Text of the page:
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Doin’ the Pump Energy Blues

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Tom Walski, Ph.D, P.E, Senior Product Manager, Water

water treatment cycle for drinking water
water treatment cycle for drinking water


Pumping energy is usually one of the largest components of operating costs for most water systems. And it’s not a trivial cost for wastewater utilities either. Utilities want to reduce these costs, and I doubt that any system doesn’t have some room for improvement.

When I walk into a pump station, it’s like walking into a gold mine. There are little nuggets of energy gold lying all over the place. But like in mining, you need to dig a little to find these energy gems. A pump that is wasting your money is not going to call out to you, “Hey, look at me, I’m wasting your money.” A pump that is wasting money looks, sounds, feels and, probably smells and tastes like a good pump. It’s up to you to find the pump with the excessive energy appetite and either fix it or replace it.

Pump Energy Bad Actors AnalysisPumps Wasting Energy Analysis

Can you tell which pump is wasting energy? Not if you don’t do some analysis.

Your hydraulic model can be a valuable tool to help you identify the bad actors and save money. Part of the problem is that there are many reasons your pumping operations can lose money for you. And accordingly, there are many ways to correct the problems. It would be nice if there was one big button in OpenFlows WaterGEMS that said, “Save my energy,” and one push of that button would solve all of your problems.

There can be system problems or pump mechanical problems. You may need to replace pumps or modify the operation of existing pumps. You may not be taking advantage of the power company’s rate tariff, and you find you are using energy at the wrong time of day. You may have pumps that run efficiently by themselves but don’t play well together when you try to run both at once. You may find that your operators are running pumps efficiently in terms of energy but are blowing the energy budget on demand charges. If you have the opportunity to buy new pumps, you need to make sure you are picking the right pumps for the future, or you’ll be paying for the mistake for 20 years or more.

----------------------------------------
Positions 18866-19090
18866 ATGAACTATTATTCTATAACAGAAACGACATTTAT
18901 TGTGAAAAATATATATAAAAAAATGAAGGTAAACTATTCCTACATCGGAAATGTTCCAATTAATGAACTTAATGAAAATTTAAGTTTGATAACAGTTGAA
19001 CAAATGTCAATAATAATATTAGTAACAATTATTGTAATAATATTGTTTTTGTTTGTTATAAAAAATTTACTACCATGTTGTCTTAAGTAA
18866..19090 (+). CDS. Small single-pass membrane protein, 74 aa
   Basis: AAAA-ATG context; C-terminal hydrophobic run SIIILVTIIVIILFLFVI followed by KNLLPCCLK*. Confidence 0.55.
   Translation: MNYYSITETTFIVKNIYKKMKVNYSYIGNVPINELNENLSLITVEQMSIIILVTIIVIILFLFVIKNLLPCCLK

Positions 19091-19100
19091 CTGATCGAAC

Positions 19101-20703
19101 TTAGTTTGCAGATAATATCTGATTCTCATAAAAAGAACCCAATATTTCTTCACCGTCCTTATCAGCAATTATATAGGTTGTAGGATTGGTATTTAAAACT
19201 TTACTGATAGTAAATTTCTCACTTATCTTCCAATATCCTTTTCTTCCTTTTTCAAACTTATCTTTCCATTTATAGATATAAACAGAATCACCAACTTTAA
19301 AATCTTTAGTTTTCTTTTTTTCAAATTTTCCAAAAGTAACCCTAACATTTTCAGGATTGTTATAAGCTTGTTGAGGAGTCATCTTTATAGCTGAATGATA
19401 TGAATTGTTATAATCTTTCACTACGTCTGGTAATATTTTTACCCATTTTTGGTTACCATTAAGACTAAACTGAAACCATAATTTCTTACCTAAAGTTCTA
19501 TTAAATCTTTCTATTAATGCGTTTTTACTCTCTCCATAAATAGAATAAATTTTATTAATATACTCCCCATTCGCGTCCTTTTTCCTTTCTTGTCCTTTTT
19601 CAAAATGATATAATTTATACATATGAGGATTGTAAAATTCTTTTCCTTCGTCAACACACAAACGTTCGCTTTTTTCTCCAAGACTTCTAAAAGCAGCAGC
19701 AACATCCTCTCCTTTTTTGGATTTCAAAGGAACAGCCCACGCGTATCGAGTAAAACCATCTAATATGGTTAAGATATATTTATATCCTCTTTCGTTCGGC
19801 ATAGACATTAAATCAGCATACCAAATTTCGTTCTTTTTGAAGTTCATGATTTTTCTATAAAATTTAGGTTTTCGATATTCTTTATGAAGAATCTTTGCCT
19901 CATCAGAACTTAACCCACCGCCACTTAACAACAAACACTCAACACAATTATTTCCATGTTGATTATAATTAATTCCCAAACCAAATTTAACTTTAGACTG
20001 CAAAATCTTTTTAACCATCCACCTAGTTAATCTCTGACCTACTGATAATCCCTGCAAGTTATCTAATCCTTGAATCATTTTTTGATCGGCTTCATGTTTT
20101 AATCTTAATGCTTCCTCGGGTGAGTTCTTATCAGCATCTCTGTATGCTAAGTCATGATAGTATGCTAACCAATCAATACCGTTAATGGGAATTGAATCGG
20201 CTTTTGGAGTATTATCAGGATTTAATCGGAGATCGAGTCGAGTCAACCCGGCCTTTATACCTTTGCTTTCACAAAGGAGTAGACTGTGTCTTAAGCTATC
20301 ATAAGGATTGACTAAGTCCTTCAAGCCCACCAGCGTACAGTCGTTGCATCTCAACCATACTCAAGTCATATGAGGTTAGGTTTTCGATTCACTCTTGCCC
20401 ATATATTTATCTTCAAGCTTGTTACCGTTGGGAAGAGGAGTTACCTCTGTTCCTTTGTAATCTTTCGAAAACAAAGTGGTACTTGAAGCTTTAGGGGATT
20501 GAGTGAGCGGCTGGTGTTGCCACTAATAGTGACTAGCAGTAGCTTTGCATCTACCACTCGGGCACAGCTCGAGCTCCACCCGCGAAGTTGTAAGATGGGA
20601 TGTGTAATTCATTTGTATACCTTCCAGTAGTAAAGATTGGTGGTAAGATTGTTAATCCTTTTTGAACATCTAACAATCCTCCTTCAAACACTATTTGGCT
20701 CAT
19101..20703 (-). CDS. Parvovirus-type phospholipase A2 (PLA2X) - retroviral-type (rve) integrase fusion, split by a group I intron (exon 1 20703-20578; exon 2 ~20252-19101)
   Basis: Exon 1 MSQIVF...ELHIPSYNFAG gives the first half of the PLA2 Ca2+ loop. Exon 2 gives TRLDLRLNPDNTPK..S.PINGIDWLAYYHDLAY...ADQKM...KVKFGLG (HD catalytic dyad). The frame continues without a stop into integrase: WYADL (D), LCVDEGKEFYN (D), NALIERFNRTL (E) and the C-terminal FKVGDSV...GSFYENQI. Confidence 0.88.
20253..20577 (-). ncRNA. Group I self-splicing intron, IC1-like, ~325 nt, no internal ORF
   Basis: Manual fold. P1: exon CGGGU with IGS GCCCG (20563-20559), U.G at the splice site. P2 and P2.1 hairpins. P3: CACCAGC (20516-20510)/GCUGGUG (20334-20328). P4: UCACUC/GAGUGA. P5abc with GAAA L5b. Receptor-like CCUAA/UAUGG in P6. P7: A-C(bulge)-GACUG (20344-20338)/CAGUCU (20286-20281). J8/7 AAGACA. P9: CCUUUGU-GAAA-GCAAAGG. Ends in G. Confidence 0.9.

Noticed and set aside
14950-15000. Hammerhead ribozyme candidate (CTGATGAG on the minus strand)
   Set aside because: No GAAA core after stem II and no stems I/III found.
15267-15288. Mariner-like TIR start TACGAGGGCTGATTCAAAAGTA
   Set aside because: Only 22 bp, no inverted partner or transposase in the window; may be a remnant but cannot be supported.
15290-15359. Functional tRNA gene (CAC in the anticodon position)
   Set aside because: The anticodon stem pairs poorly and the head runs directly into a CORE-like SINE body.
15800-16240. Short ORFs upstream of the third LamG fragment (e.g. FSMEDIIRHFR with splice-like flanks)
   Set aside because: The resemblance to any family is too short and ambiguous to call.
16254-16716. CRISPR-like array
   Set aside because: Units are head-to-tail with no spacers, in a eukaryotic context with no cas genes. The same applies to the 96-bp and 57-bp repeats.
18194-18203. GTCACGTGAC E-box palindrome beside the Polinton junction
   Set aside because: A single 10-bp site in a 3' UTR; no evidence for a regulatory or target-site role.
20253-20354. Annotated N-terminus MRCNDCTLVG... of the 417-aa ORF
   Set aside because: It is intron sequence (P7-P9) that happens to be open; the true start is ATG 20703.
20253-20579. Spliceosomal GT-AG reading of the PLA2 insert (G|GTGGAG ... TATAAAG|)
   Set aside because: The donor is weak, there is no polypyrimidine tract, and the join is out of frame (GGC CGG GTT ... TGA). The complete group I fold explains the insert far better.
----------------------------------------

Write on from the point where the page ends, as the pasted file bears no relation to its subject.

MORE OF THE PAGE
There are a lot of things you can do to find and correct energy problems. I see them applied in a somewhat random order and yield limited benefits. Over the years, I evolved what I consider a good workflow for saving energy. I’ve summarized in it the flowchart below. It leads you from the data you need to identify problems, down to fixing the problems you find and transferring the best practices to the folks who actually operate the pumps. The steps generally involve data collection, modeling with OpenFlows WaterGEMS/OpenFlows WaterCAD, and working like a diligent gold miner.

Pump Energy Problems

There is no law that says you must complete every step in the order shown in the flow chart. You may not have sufficient data to do some things, or you may not have a peak demand charge at all of your stations. But this flow chart should be a useful road map even if you take some side trips.

There is usually a nice payback when you do find energy waste, and it comes quickly. But you need to do the analysis. Too often, someone starts on this type of assessment, and I’ll call them a few months later, and they say, “I started, but I got pulled off on x, and then y, and then there was z. I plan to get back on pump energy in February.” You’ll only get savings if you complete the assessment and implement the improvements.

If you want to take a deeper dive into this topic, I will be doing a Bentley “Coffee Corner” presentation on pumps and energy on 09 December 2021 (They call it a “coffee corner” because you may need coffee to keep awake.) I’ll be explaining those steps inside those green boxes above. Anyway, if you are receiving this blog, you should get an invitation to that online session.

If you want an even more in-depth version, I’ll be doing a two-hour version at the Pennsylvania AWWA Conference in State College, PA, on 26 Apr 2022. That in-person class has been approved by PA DEP for operator training. (Check with your state if they will accept PA certified training as continuing education for operators.) If all goes well, that should be the first conference I’ll attend since the start of the pandemic.

Whether or not you take some additional training or follow my flow chart, keep looking for those energy savings.

If you want to contact me (Tom), you can email tom.walski@bentley.com.

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